Novel NOx sensing technology determining value by looking at patent potential and possible partnerships
Author(s)Watson, Whitney E
Massachusetts Institute of Technology. Department of Materials Science and Engineering.
Michael J. Cima.
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Professor Michael Cima in MIT's Department of Materials Science and Engineering has developed a new approach for sensing NOx (nitric oxide and nitrogen dioxide), and Christophoros Vassiliou, a Masters of Engineering student in Electrical Engineering, is working with Cima on the development of the technology in the lab. The novelty of the electrochemical sensor is that it employs a molten alkali carbonate electrolyte as opposed to sensors with solid electrolytes, which are generally used. While the science of the sensor is still under development, Cima has targeted diesel engines for implementation. The purpose of this thesis was to assess the value of the technology and suggest possible actions. By looking at the structure, trends, and competitive drivers in the market for automotive gas sensors, I have outlined the plausibility and grounds for obtaining a patent and also suggested possible licensing opportunities or partners to fund reduction to practice. Such companies include Ceramatec, Bosch, and City Technology.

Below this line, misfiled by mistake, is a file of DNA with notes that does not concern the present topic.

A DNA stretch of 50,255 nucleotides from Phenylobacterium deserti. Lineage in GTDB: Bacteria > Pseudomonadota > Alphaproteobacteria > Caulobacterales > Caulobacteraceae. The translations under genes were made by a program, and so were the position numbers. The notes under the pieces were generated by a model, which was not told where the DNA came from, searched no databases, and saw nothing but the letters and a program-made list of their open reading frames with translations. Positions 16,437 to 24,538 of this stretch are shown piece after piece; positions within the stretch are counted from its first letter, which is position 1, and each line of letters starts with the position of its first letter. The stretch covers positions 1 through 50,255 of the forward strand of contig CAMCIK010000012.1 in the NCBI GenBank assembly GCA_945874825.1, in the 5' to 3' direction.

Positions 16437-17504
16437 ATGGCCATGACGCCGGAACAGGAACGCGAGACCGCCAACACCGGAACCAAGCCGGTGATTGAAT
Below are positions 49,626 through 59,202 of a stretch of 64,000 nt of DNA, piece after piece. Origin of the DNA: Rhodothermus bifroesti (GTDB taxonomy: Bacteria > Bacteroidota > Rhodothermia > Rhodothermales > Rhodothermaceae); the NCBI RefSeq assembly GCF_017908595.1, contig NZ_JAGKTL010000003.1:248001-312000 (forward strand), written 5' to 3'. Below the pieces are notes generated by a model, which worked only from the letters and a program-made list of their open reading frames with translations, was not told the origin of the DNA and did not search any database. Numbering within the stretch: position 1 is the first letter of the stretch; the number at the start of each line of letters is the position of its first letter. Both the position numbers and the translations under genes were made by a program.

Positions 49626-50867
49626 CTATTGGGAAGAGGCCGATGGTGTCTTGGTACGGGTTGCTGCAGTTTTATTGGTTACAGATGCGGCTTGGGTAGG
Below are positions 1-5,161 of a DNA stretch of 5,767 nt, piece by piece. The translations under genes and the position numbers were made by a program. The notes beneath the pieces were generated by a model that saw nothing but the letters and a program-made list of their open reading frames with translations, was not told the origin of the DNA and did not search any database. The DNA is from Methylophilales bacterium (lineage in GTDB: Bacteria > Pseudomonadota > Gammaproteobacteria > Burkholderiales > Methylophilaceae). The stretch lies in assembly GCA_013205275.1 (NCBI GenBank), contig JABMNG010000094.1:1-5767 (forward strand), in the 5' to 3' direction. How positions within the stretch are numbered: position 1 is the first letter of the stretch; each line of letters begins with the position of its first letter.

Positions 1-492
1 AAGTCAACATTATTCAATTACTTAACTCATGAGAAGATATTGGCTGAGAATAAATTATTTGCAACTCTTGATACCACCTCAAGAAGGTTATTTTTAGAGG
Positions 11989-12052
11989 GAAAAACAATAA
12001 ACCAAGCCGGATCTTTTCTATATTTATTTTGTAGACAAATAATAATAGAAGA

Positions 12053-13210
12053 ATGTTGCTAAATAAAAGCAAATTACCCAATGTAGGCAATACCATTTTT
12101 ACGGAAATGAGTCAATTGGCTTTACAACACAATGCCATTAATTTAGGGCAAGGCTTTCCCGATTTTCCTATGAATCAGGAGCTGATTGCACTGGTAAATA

Thesis: M. Eng., Massachusetts Institute of Technology, Department of Materials Science and Engineering, 2006.Cataloged from PDF version of thesis. Page 20 blank.Includes bibliographical references (pages 18-19).
DepartmentMassachusetts Institute of Technology. Department of Materials Science and Engineering.
Massachusetts Institute of Technology
Materials Science and Engineering.